Life inside a cage can get monotonous. It’s only logical that boredom and stress result when birds are denied regular physical and mental enrichment in their environments.
Thankfully, outdoor recess opportunities for pet birds are ample, courtesy of a wide variety of play gyms, play stands and related products offered by manufacturers today.
“In the wild, our fine feathered friends spend a good chunk of their time foraging and exploring. From swinging, climbing, reaching and goofing off, these activities are important,” said Mary Ann Loveland, associate brand manager of Kaytee Hard Goods in Chilton, Wisconsin, who added that recreating this natural behavior in a home environment is important and can be accomplished with an appropriate playpen, stand or gym.
Fun Is In Fashion
Noawadays, popular and diverse features are built into play stands and gyms. Among them are:
• Increased portability, thanks to more lightweight materials, innovative designs and wheels. MidWest’s Parrot Playstand, for example, features heavy duty casters for easy movement. Caitec recently introduced a Bird Window Recreation Center (winner of a best new product award at SuperZoo 2015), which boasts a see-through base that attaches to glass via suction cups.
• More natural materials, including various hardwoods and specialty woods, such as java and coffee wood. A case in point is A&E Cage Company’s Table Top Java Tree stand and perch, carved from naturally durable java wood from a single coffee tree and mounted on a base made from kapur wood.
• Sports-inspired challenges that encourage birds to work a little harder for a playtime reward. Caitec’s Instinct Birdie Basketball Playground, equipped with a mini hoop and basketball, dispenses an automatic treat if the bird drops the ball in the hoop.
• Quicker and easier assembly with no glues used and no tools required. MidWest Homes for Pets’ Recreation Center is equipped with user-friendly interlocking panels.
• Plentiful chains, cotton ropes, hanging toys and ladders that offer stimulating climbing opportunities. The Prevue Hendryx Pet Parrot Big Steps Tabletop Playpen features horizontal dowels arranged to create a spiral staircase leading to the top beam, where a treat or water bowl awaits.
• Dishwasher safe and easy to remove and clean components that reduce the mess. Zoo Max’s Umbrella hanging play stand includes PVC pipe perches that can be easily cleaned. Katyee’s EZ Care Activity Center Playground features an oversized scatter guard for reduced waste and splatter, plus a removable plastic tray for simpler cleaning.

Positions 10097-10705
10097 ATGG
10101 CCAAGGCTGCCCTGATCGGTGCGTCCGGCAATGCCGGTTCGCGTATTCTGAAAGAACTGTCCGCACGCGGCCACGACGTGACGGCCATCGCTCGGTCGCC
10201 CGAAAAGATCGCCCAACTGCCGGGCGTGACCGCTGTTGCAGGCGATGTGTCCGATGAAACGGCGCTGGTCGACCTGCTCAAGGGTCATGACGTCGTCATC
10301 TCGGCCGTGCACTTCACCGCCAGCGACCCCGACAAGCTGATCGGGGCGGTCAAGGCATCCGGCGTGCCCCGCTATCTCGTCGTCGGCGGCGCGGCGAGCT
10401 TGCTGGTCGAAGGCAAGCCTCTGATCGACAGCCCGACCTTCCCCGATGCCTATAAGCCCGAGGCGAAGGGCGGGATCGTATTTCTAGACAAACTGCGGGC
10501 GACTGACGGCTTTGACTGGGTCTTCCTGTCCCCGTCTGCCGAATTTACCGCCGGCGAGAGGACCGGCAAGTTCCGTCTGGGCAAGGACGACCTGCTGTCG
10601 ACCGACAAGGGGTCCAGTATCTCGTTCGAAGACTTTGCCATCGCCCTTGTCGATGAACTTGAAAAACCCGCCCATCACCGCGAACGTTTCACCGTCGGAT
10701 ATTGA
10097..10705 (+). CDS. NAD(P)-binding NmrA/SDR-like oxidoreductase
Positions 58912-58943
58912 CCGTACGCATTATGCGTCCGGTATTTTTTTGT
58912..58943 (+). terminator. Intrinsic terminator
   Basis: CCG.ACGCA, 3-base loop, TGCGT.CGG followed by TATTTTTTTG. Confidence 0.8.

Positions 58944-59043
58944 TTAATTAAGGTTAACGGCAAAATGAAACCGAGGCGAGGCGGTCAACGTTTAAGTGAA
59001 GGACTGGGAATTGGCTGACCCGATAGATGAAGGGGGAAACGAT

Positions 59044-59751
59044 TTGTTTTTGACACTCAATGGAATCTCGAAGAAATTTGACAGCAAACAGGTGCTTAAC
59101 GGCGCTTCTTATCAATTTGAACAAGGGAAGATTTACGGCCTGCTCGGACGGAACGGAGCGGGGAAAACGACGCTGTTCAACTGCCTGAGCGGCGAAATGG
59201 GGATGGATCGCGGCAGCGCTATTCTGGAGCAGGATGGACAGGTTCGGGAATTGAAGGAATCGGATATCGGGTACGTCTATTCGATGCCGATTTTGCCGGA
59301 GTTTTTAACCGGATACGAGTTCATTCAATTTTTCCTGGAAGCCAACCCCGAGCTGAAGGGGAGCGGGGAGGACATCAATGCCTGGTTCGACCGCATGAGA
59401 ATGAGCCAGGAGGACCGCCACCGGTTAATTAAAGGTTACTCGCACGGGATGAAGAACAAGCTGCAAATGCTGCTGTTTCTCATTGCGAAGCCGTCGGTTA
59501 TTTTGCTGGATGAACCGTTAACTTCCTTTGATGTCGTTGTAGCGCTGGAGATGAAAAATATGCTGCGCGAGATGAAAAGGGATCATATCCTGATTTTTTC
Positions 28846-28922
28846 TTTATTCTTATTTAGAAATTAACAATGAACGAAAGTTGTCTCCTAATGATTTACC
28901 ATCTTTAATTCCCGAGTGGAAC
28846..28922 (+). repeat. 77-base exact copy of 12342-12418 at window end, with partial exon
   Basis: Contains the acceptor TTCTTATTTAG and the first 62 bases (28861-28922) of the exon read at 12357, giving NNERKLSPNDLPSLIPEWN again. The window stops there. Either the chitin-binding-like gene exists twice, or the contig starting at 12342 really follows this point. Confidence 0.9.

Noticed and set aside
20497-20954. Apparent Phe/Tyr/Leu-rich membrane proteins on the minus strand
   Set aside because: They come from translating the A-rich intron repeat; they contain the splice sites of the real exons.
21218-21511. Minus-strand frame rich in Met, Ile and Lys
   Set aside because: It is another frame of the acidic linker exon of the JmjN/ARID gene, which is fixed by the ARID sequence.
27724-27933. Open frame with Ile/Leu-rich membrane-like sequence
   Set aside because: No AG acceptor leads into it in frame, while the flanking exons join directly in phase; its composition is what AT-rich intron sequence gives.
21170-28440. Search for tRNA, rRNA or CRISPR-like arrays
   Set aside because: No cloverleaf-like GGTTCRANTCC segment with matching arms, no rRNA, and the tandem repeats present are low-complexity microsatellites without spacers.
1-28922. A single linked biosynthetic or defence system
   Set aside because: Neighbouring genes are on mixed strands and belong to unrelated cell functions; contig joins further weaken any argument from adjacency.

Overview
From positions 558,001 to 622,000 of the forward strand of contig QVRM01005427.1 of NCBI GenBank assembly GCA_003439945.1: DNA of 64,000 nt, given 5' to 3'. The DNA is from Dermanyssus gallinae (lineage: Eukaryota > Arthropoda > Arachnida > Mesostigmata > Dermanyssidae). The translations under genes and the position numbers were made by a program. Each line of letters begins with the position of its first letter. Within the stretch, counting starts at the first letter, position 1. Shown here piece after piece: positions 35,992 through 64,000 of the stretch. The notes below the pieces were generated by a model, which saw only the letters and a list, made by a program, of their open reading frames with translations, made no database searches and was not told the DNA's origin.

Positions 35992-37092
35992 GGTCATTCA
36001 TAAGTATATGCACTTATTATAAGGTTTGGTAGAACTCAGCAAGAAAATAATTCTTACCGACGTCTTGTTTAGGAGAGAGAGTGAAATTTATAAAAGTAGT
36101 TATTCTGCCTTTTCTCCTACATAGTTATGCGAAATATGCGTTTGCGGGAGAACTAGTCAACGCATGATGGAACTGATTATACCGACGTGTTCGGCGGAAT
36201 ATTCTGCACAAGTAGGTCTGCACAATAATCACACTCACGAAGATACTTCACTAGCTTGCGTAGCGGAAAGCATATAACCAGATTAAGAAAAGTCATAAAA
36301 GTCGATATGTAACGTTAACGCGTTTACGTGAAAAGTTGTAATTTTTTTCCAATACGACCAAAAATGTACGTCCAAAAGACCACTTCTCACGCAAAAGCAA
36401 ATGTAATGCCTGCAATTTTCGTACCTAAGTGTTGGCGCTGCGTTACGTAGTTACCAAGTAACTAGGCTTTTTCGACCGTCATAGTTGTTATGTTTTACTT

• Upscale wrought iron products. These include King’s Cages’ Metal Tabletop Playstand, sporting copper-toned and antique silver finishes for a classic and durable look.
Other relatively recent trends identified in this product segment include play gyms and stands that feature even more compact designs, appropriately sized and textured perches, archways, eye hooks for hanging additional toys and wedge-assembled parts and screws that are deeply countersunk for additional pet safety.
Terry Gao, president of Caitec Corporation in Baltimore, said although consumers generally like to buy all-in-one products, they prefer purchasing play stands and play gyms separately from cages.
“Our company stopped selling cages with play tops built in several years ago,” Gao said. “Retailers should encourage consumers to use a separate play stand or gym that can be an accessory to their bird’s cage. These play products should be viewed as necessity purchases for bird owners.” Loveland agreed.
“We suggest educating your customers by informing them about relevant products and encouraging them to allow their companion bird to enjoy time outside their enclosure to reduce birdie boredom,” Loveland said.
Turning Store Space Into Play Space
Melanie Allen, avian product specialist with Mansfield, Massachusetts-based Rolf C. Hagen Corp., said a play gym and stand should be recommended to store patrons as an essential product to be purchased within the first year of bringing home a new bird.
“The play gym will help break up the monotony for a single cage-dwelling parrot and also deter cage territorialism,” Allen said. “Additionally, customers should be encouraged to use incentives to get birds, especially older birds, to use their gyms effectively—such as a seed treat hidden in a foraging toy hanging just out of reach for a parent, which promotes worthwhile exercise.”
In addition, Tara Whitehead, marketing manager for Muncie, Indiana-based MidWest Homes for Pets, suggests assembling play gyms and stands in your store whenever possible.
“This allows consumers to see the construction, materials, finish and overall quality,” Whitehead said. “It’s also easy to cross merchandise these products with bird toys, treats and feed. And these gyms and stands can also be used to display live birds for sale within your store.”